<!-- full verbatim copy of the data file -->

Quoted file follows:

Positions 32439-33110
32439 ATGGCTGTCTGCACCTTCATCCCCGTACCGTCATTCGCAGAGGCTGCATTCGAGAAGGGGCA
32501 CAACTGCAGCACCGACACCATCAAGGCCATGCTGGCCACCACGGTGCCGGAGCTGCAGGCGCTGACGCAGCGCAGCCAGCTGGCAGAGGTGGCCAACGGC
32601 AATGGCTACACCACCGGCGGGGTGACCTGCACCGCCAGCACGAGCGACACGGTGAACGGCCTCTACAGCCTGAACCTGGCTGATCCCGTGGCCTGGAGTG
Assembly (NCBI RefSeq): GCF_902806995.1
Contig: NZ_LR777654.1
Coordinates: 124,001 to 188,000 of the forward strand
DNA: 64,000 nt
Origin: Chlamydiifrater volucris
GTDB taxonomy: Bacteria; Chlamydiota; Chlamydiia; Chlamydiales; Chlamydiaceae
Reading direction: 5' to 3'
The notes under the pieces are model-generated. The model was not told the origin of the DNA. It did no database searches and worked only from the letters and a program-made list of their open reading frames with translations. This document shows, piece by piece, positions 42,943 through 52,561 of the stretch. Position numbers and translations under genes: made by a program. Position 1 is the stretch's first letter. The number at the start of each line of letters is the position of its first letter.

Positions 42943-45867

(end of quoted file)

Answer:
Positions 32439-33110
32439 ATGGCTGTCTGCACCTTCATCCCCGTACCGTCATTCGCAGAGGCTGCATTCGAGAAGGGGCA
32501 CAACTGCAGCACCGACACCATCAAGGCCATGCTGGCCACCACGGTGCCGGAGCTGCAGGCGCTGACGCAGCGCAGCCAGCTGGCAGAGGTGGCCAACGGC
32601 AATGGCTACACCACCGGCGGGGTGACCTGCACCGCCAGCACGAGCGACACGGTGAACGGCCTCTACAGCCTGAACCTGGCTGATCCCGTGGCCTGGAGTG
Assembly (NCBI RefSeq): GCF_902806995.1
Contig: NZ_LR777654.1
Coordinates: 124,001 to 188,000 of the forward strand
DNA: 64,000 nt
Origin: Chlamydiifrater volucris
GTDB taxonomy: Bacteria; Chlamydiota; Chlamydiia; Chlamydiales; Chlamydiaceae
Reading direction: 5' to 3'
The notes under the pieces are model-generated. The model was not told the origin of the DNA. It did no database searches and worked only from the letters and a program-made list of their open reading frames with translations. This document shows, piece by piece, positions 42,943 through 52,561 of the stretch. Position numbers and translations under genes: made by a program. Position 1 is the stretch's first letter. The number at the start of each line of letters is the position of its first letter.

Positions 42943-45867